Friday, March 26, 2010

hed 3 track use - review

For some reason Hed3s are not popular on the track here and I found it difficult to find any information/postings by people that have tried them. As a community service announcement I am therefore posting this message about the wheels.

For the record I am very (very) light, not a big sprinter. I am a masters level rider. The wheels I have raced are the clincher, aluminium-rimmed version.

Build quality: The carbon work on these is very sexy, no two-ways about it. An ugly carbon-weave immitation sticker at the hub disguising the interface between the fabric and the hub body was poorly applied. The hubs spin very smoothly although the non-drive-side rear hub outer shell is not quite round. This does not effect the rolling in any way but it shows poor manufacturing tolerances. The wheels are not quite true but they are very nearly so – good I think for this kind of untruable wheel!

Conditions: I have raced them front and rear on an outdoor concrete velodrome with Vredestein Fortezza tyres (700x23) and latex tubes in a couple of scratch races, 500m ITT, flying 200m, and a single match sprint.

I have also raced them front and rear indoors on the boards with Continental Supersonic (700x20) tyres and latex inner tubes in the team-sprint, 3000m individual pursuit, 3000m team pursuit and in one very fast scratch race.

Speed: These are fast wheels! They have a terrific runaway-hell-train feeling when they are up to speed.

Wind: Outdoors in the wind these wheels are much easier to handle than a full disc. If it is blowing a gale, leave them at home, but a breeze is no problem as long as you concentrate on holding your line.

Flex: I never noticed any flex under power or at speed through the bends indoors or out. The front wheel took a little getting used to though – I was not well prepared for my first team sprint run indoors on the wheels and as I hit the bend at full tilt the steering of my bike was not quite as I expected it – practice on these before racing on them or you won't hug the measuring line ;-)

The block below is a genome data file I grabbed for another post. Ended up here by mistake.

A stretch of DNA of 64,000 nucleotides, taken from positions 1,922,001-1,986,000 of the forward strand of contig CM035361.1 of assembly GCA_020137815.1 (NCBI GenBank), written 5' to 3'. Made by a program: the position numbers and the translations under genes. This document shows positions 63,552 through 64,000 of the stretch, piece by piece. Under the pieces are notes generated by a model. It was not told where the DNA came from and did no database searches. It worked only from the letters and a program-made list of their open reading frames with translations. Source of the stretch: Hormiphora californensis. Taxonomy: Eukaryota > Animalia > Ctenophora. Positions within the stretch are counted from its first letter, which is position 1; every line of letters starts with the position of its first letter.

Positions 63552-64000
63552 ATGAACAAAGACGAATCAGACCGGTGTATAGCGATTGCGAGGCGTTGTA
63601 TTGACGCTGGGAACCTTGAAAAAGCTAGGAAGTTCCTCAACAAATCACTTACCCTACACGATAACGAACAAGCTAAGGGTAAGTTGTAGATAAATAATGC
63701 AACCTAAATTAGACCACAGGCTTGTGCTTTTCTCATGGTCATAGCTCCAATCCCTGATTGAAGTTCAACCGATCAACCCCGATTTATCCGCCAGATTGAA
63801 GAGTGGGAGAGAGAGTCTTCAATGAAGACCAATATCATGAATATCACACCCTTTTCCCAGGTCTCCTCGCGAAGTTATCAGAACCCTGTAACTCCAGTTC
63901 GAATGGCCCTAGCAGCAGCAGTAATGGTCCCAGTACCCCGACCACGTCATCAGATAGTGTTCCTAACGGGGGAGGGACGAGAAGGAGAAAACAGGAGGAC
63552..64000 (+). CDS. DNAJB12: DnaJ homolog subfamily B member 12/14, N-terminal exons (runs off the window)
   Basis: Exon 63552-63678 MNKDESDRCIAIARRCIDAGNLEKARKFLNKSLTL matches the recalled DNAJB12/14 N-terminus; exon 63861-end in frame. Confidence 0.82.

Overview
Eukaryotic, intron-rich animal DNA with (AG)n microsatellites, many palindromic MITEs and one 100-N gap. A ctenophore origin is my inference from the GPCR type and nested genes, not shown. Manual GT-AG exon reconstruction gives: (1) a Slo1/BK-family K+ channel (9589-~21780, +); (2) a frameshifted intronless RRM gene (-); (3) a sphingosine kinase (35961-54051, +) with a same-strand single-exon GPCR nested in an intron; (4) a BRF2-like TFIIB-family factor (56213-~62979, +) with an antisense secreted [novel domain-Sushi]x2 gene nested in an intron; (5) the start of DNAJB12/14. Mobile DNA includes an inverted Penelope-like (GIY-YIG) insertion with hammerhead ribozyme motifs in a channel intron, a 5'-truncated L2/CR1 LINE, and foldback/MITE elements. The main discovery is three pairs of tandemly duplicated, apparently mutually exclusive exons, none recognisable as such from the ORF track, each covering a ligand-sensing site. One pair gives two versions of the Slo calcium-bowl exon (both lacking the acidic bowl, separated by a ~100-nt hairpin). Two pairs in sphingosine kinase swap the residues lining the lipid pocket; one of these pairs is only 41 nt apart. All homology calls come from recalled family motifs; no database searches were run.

Weight: The clincher version especially is not the lightest wheel on the track. This might be a problem in getting up to speed, but the aerodynamics might overcome the disadvantage. That is a tough call to make! I suspect that the longer the race, the more the aerodynamics will be of assistance. Conversely, the more rapid accelerations you must make, the more the weight will be a hindrance. Whether or not these are suitable for a particular race will depend on your racing style as much as anything else.

I find these terrific. At the price (compared for instance to the Mavic IO) I think these are fantastic.


Before gardens there were garden gnomes. As they couldn't be proper garden gnomes without a garden, they invented one, the garden of Eden. The gnomes filled it with all manner of flora so that they would have somewhere to sit in the shade. As well as various animals, they put two dullard giants in the garden. The first was made from earth, Adam, and the second, made from his rib, Eve. Adam and Eve then misbehaved and were kicked out of the garden to live in a world where they had to make their own gardens. Nevertheless, to this day the gnomes keep watch over them and their offspring from various vantage points around suburbia.

Tuesday, March 9, 2010


A sunny afternoon was smothered by a billowing black blanket this last Saturday. What a downpour ensued! Massive hailstones punched holes in cars, windows, roofs and smashed vegetable gardens across Melbourne. The wind drove torrents across the velodrome in pursuit of those who only seconds before had been dashing for the line... a sprint that was called to a halt as the canvas gazebo, uprooted by a violent gust, was sent collapsing across the finishing straight. Riders scampered clumsly from the track through the gate, shouldering their bikes and clambering in cleats for shelter.

This morning's ride down the bike path in the aftermath was something of an obstacle course. The icy canonballs have of course melted. Still the evidence of their visit is everywhere. Trees appear to have been whipped through a blender. Roads, gutters and paths are covered in a shredded litter of leaves and twigs. Drifts of mud set traps for narrow tyres and dam puddles of black. Riding through them creates artistic café latte patterns as the mud is stirred... and destroys them as the rear wheel follows the front. My bicycle needs a wash!

All this gave me cause to check the maps available on the Bureau of Meteorology website. Here I discovered a map type I hadn't seen previously (see above). This map indicates the percentage of the mean rainfall that has fallen in a particular month. Pretty good! It clearly depicts the areas of above and below mean rainfall. I am very pleased to see they didn't just run through the usual (ugly) range of hues available whilst maintaining a constant (usually full) saturation.